In the late hours of November 2, 2016, the Chicago Cubs clinched their first World Series win since 1908, a defining moment for any Chicago Cubs fan. For new University of Illinois student Charlie Young, it would prove life changing. That moment sparked a greater interest in baseball analytics for Young beyond that of just a hobby. This interest would lead him to the Illini Baseball team and, after graduation this May, to the Houston Astros—2017 World Series champions—as a full-time Quantitative Developer for the team.

Originally from Naperville, IL, Young is a double major in CS+Astronomy and Statistics.

The University of Illinois, in association with the Big Ten Network, released an insightful documentary titled “Runs and Data: The Science of Illinois Baseball” in early May 2020 that focused on Young’s trajectory of working with University of Illinois Professor Alan M. Nathan of the Physics Department and the Illinois Baseball team on developing the team’s analytics system. Young recently developed his own team of baseball analysts who will continue his work with the Illinois Baseball team after he graduates. Young has brought together a small handful of students from various backgrounds to combine a fully functioning analytics group that covers data acquisition, data cleaning, data storage, report generation, and presentation.



In early 2019, Young put out a call to bring together committed undergraduates to work for the Illini Baseball team as he began to prepare for his departure from the program. After narrowing down the applications to six students to join his team, Young began to teach them the fundamentals of statistical computing and graphics with R and showing them the progress he had made the prior two years with the Illini baseball team. The group evolved to include a scouting group, a player development group, and a player strategy group. Each group contributes their own pieces to the overall puzzle of baseball analytics.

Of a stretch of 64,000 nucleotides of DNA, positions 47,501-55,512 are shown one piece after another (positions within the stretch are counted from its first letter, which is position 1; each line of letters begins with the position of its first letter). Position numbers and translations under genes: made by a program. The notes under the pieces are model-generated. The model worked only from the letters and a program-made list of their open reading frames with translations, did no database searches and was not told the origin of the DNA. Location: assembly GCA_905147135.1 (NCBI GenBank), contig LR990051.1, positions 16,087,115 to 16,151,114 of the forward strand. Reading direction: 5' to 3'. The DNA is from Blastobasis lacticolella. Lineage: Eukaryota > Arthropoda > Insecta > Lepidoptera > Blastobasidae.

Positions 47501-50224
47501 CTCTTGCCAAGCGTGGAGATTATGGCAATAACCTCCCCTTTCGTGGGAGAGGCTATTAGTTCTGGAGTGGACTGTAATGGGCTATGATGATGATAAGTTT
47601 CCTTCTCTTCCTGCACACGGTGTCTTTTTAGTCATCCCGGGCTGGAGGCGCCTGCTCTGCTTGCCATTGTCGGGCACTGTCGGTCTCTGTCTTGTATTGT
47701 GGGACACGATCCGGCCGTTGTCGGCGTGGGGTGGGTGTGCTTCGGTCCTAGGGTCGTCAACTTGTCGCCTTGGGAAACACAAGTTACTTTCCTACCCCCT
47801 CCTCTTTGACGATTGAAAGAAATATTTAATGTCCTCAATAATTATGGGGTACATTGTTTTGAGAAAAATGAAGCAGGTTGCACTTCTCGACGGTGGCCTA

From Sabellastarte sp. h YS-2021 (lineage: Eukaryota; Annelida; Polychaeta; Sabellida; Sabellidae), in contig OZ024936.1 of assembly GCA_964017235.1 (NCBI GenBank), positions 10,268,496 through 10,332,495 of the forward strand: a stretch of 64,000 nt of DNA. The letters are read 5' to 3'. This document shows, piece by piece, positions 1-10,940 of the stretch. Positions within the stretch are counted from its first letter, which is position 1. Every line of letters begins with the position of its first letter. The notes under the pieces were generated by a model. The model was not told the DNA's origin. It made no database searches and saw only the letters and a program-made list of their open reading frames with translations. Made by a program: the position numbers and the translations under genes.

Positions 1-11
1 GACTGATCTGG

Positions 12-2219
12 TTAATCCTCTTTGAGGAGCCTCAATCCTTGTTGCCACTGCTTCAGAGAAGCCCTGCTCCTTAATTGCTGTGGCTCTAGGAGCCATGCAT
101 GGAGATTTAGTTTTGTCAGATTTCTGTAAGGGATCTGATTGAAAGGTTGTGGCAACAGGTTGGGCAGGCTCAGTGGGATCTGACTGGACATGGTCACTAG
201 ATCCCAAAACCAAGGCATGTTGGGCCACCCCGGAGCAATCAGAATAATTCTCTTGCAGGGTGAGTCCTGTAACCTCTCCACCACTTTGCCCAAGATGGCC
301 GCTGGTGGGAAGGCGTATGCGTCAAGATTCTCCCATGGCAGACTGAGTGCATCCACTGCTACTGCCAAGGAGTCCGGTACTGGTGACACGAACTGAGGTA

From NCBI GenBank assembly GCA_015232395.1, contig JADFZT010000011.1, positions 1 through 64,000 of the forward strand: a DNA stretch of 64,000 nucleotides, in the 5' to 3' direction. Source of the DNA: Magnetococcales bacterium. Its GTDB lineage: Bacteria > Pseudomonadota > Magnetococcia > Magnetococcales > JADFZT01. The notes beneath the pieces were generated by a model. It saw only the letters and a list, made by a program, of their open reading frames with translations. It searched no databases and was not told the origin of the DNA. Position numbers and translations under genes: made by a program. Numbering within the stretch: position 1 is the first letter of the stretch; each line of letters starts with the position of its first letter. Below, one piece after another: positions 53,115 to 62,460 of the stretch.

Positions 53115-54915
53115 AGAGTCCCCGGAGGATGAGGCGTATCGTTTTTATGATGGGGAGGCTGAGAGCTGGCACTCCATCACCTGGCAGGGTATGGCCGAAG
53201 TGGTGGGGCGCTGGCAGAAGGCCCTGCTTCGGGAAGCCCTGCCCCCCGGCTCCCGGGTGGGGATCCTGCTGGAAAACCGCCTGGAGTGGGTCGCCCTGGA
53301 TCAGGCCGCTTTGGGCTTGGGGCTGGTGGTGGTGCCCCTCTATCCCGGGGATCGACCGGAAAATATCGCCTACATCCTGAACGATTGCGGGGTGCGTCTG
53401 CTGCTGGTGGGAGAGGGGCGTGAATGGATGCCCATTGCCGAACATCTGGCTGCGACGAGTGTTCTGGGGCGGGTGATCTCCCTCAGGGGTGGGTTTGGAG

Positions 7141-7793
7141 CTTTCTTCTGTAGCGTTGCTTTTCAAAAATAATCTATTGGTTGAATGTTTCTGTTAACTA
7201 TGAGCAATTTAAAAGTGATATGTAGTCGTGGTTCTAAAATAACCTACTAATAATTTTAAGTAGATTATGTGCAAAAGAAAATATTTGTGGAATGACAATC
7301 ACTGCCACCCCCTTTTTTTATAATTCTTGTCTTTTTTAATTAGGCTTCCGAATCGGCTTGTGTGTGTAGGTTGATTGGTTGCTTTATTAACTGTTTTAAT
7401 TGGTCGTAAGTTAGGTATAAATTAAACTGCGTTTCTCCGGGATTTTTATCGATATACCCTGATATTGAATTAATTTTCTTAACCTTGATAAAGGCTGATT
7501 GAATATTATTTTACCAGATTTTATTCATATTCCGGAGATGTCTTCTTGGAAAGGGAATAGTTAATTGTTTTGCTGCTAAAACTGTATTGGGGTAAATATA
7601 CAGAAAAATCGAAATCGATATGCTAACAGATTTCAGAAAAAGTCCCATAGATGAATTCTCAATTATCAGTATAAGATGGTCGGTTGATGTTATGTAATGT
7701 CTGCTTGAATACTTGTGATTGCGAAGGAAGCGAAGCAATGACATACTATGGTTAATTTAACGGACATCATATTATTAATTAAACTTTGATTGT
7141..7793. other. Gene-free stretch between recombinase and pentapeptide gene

SEAM methodology for context-rich player matchup evaluations
SEAM methodology for context-rich player matchup evaluations.

“Charlie has been working tirelessly to train the next generation of Illini Baseball analysts. I’ve seen what those students can do already after he’s worked with them for less than a year. Based on that alone, he should have a standing offer to come back and teach whenever he’d like,” said Dr. David Dalpiaz, Teaching Assistant Professor of Statistics. Dalpiaz, along with Statistics Assistant Professor Daniel Eck have been working with Young on developing the SEAM (Synthetic Estimated Average Matchup) app, which allows users to statistically visualize Major League Baseball batter-pitcher matchups over the last five years.

Young credits Dalpiaz for his introduction to statistics through his STAT 400: Statistics and Probability I course. “Taking STAT 400 with David was the driving force in me declaring my statistics major—his enthusiasm for statistics elevated my learning and made that class one of my favorites in college,” Young said of Dalpiaz.

Dalpiaz, though, was not the only instrumental Statistics instructor who helped put Young on his path to success. James Balamuta, a Teaching Assistant for Statistics who developed STAT 385: Statistics Programming Methods, introduced Young to R, the programming language and software environment for statistical computing. “Learning the R syntax and a variety of R packages gave me a solid toolset that I put straight to work with the Illinois team. Like David, [Balamuta]’s commitment to educating and helping students advanced my learning and assisted me in applying what I was learning to outside projects. I can say without those two classes, and specifically those two professors, I would not be where I am today,” Young said of both Dalpiaz and Balamuta.

Young started working with MLB teams in 2017, when he began his first internship with the Cincinnati Reds as a Baseball Operations Consultant. While there, he wrote scripts to scrape data from various websites and match it with existing player entries. In 2018, he began working with the Baltimore Orioles as a Software Development and Analytics Consultant, where he continued to cull data along with the Director of Analytics and other lead developers to address key elements of their internal website. Then, what began as a research and development internship with the Houston Astros in June 2019, led to a Quantitative Developer position with the team where Young will continue working with the team in a full-time capacity after earning his degree this spring.